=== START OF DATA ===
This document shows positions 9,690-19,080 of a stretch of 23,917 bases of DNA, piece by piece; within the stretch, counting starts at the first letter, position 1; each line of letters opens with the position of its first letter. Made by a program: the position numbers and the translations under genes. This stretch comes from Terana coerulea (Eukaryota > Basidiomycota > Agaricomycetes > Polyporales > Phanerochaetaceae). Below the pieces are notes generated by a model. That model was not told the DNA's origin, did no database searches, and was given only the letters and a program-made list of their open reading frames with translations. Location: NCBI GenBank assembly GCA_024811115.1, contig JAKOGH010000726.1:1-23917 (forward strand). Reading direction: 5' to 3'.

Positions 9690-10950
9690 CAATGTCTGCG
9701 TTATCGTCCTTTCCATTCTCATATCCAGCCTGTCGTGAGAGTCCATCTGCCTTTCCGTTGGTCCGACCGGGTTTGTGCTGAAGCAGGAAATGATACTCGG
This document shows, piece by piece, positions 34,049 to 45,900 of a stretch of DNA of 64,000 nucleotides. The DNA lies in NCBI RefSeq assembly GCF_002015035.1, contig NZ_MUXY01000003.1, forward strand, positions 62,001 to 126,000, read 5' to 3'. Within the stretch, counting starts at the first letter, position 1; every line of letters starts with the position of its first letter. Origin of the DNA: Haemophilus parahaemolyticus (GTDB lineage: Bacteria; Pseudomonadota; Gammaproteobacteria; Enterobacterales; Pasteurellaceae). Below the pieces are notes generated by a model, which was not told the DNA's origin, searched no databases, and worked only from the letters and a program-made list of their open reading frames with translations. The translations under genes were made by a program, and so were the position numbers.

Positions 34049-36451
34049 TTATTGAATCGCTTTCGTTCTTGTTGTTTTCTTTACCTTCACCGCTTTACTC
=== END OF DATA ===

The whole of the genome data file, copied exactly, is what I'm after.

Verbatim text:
This document shows positions 9,690-19,080 of a stretch of 23,917 bases of DNA, piece by piece; within the stretch, counting starts at the first letter, position 1; each line of letters opens with the position of its first letter. Made by a program: the position numbers and the translations under genes. This stretch comes from Terana coerulea (Eukaryota > Basidiomycota > Agaricomycetes > Polyporales > Phanerochaetaceae). Below the pieces are notes generated by a model. That model was not told the DNA's origin, did no database searches, and was given only the letters and a program-made list of their open reading frames with translations. Location: NCBI GenBank assembly GCA_024811115.1, contig JAKOGH010000726.1:1-23917 (forward strand). Reading direction: 5' to 3'.

Positions 9690-10950
9690 CAATGTCTGCG
9701 TTATCGTCCTTTCCATTCTCATATCCAGCCTGTCGTGAGAGTCCATCTGCCTTTCCGTTGGTCCGACCGGGTTTGTGCTGAAGCAGGAAATGATACTCGG
This document shows, piece by piece, positions 34,049 to 45,900 of a stretch of DNA of 64,000 nucleotides. The DNA lies in NCBI RefSeq assembly GCF_002015035.1, contig NZ_MUXY01000003.1, forward strand, positions 62,001 to 126,000, read 5' to 3'. Within the stretch, counting starts at the first letter, position 1; every line of letters starts with the position of its first letter. Origin of the DNA: Haemophilus parahaemolyticus (GTDB lineage: Bacteria; Pseudomonadota; Gammaproteobacteria; Enterobacterales; Pasteurellaceae). Below the pieces are notes generated by a model, which was not told the DNA's origin, searched no databases, and worked only from the letters and a program-made list of their open reading frames with translations. The translations under genes were made by a program, and so were the position numbers.

Positions 34049-36451
34049 TTATTGAATCGCTTTCGTTCTTGTTGTTTTCTTTACCTTCACCGCTTTACTC